Risk for Premenstrual Dysphoric Disorder Is Associated with Genetic Variation in ESR1, the Estrogen Receptor Alpha Gene

Liang Huo, Richard E. Straub, Catherine Roca, Peter J. Schmidt, Kai Shi, Radhakrishna Vakkalanka, Daniel R. Weinberger, David R. Rubinow

Research output: Contribution to journalArticlepeer-review

100 Scopus citations


Background: Premenstrual dysphoric disorder (PMDD) is a heritable mood disorder that is triggered by gonadal steroids during the luteal phase in susceptible women. Methods: We performed haplotype analyses of estrogen receptors alpha and beta (ESR1 and ESR2) in 91 women with prospectively confirmed PMDD and 56 control subjects to investigate possible sources of the genetic susceptibility to affective dysregulation induced by normal levels of gonadal steroids. We also examined associations with the valine (Val)158methionine (Met) single nucleotide polymorphism (SNP) of the gene for catechol-O-methyltransferase (COMT), an enzyme involved in estrogen metabolism and prefrontal cortical activation. Results: Four SNPs in intron 4 of ESR1 showed significantly different genotype and allele distributions between patients and control subjects. Significant case-control differences were seen in sliding-window analyses of two-, three-, and four-marker haplotypes but only in those haplotypes containing SNPs in intron 4 that were positive in the single-locus analysis. No significant associations were observed with ESR2 or with the COMT Val158Met polymorphism, although the significant associations with ESR1 were observed only in those with the Val/Val genotype. Conclusions: These are the first positive (albeit preliminary) genetic findings in this reproductive endocrine-related mood disorder and involve the receptor for a hormone that is pathogenically relevant.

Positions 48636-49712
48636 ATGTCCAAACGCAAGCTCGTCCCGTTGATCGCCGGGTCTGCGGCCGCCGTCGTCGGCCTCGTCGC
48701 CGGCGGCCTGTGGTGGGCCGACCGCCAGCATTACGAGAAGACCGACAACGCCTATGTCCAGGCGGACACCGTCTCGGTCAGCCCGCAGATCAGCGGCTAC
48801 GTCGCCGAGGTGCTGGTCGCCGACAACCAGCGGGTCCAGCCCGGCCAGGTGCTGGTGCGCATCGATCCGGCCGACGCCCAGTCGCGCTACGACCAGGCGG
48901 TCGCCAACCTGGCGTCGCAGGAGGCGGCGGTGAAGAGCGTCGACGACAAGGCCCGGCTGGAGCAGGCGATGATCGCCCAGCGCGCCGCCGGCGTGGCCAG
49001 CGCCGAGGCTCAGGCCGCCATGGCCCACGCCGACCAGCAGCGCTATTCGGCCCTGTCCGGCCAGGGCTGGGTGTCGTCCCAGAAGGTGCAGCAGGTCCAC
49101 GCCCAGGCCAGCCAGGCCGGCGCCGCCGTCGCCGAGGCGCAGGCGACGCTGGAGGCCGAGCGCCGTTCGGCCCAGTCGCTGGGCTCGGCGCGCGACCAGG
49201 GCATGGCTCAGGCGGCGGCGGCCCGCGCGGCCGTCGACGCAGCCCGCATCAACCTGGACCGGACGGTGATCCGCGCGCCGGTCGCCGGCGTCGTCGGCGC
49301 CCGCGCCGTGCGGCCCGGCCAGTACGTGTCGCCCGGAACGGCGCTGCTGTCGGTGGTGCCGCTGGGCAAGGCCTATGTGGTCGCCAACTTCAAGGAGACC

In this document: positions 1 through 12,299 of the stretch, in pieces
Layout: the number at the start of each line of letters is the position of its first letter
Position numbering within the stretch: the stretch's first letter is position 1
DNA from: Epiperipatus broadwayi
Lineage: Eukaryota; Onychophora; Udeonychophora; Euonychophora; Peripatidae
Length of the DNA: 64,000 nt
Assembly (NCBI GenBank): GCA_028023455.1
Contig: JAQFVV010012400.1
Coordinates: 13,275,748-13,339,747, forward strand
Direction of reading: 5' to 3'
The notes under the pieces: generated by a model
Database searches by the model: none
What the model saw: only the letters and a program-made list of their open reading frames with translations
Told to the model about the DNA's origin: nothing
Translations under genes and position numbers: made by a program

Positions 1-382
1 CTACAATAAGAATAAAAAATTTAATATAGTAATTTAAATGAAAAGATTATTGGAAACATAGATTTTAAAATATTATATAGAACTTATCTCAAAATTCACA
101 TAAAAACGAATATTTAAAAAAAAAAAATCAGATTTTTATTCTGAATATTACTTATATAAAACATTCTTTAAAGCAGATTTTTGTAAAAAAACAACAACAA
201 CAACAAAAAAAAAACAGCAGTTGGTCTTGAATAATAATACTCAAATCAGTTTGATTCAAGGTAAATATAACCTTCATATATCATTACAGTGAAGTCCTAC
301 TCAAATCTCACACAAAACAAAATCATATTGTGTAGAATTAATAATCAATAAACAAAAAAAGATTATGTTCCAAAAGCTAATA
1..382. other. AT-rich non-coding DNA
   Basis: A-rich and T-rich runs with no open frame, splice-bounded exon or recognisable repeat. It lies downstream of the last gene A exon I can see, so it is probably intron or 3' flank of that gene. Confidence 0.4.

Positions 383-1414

Original languageEnglish (US)
Pages (from-to)925-933
Number of pages9
JournalBiological psychiatry
Issue number8
StatePublished - Oct 15 2007
Externally publishedYes


  • ESR1
  • PMDD
  • estrogen receptor alpha gene
  • premenstrual dysphoric disorder

ASJC Scopus subject areas

  • Biological Psychiatry


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